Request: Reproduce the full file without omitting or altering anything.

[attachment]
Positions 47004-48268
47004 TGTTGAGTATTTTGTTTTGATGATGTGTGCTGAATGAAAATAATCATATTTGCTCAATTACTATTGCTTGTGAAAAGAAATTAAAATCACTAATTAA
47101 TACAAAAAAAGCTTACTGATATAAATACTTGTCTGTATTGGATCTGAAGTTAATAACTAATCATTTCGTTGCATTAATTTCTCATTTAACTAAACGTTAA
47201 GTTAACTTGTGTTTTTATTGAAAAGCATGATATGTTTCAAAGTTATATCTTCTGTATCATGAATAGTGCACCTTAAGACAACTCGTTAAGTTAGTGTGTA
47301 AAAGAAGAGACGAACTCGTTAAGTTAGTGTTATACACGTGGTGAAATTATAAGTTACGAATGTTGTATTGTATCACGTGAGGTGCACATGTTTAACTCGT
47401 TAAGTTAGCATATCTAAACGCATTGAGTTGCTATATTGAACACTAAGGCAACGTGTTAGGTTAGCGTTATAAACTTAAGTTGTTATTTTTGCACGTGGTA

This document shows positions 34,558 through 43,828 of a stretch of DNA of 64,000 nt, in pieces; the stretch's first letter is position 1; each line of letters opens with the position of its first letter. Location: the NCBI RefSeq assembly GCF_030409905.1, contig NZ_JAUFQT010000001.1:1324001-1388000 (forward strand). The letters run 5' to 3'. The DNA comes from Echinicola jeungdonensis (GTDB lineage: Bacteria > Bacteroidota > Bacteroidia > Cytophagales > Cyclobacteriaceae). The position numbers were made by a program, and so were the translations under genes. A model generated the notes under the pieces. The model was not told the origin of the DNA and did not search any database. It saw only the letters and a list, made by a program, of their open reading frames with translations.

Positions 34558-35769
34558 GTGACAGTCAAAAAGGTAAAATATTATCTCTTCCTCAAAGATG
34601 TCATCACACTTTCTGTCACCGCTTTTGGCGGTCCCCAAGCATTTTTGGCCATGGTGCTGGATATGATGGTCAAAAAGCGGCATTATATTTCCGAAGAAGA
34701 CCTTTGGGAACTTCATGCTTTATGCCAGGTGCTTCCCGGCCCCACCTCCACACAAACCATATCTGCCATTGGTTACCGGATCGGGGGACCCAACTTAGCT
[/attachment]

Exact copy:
Positions 47004-48268
47004 TGTTGAGTATTTTGTTTTGATGATGTGTGCTGAATGAAAATAATCATATTTGCTCAATTACTATTGCTTGTGAAAAGAAATTAAAATCACTAATTAA
47101 TACAAAAAAAGCTTACTGATATAAATACTTGTCTGTATTGGATCTGAAGTTAATAACTAATCATTTCGTTGCATTAATTTCTCATTTAACTAAACGTTAA
47201 GTTAACTTGTGTTTTTATTGAAAAGCATGATATGTTTCAAAGTTATATCTTCTGTATCATGAATAGTGCACCTTAAGACAACTCGTTAAGTTAGTGTGTA
47301 AAAGAAGAGACGAACTCGTTAAGTTAGTGTTATACACGTGGTGAAATTATAAGTTACGAATGTTGTATTGTATCACGTGAGGTGCACATGTTTAACTCGT
47401 TAAGTTAGCATATCTAAACGCATTGAGTTGCTATATTGAACACTAAGGCAACGTGTTAGGTTAGCGTTATAAACTTAAGTTGTTATTTTTGCACGTGGTA

This document shows positions 34,558 through 43,828 of a stretch of DNA of 64,000 nt, in pieces; the stretch's first letter is position 1; each line of letters opens with the position of its first letter. Location: the NCBI RefSeq assembly GCF_030409905.1, contig NZ_JAUFQT010000001.1:1324001-1388000 (forward strand). The letters run 5' to 3'. The DNA comes from Echinicola jeungdonensis (GTDB lineage: Bacteria > Bacteroidota > Bacteroidia > Cytophagales > Cyclobacteriaceae). The position numbers were made by a program, and so were the translations under genes. A model generated the notes under the pieces. The model was not told the origin of the DNA and did not search any database. It saw only the letters and a list, made by a program, of their open reading frames with translations.

Positions 34558-35769
34558 GTGACAGTCAAAAAGGTAAAATATTATCTCTTCCTCAAAGATG
34601 TCATCACACTTTCTGTCACCGCTTTTGGCGGTCCCCAAGCATTTTTGGCCATGGTGCTGGATATGATGGTCAAAAAGCGGCATTATATTTCCGAAGAAGA
34701 CCTTTGGGAACTTCATGCTTTATGCCAGGTGCTTCCCGGCCCCACCTCCACACAAACCATATCTGCCATTGGTTACCGGATCGGGGGACCCAACTTAGCT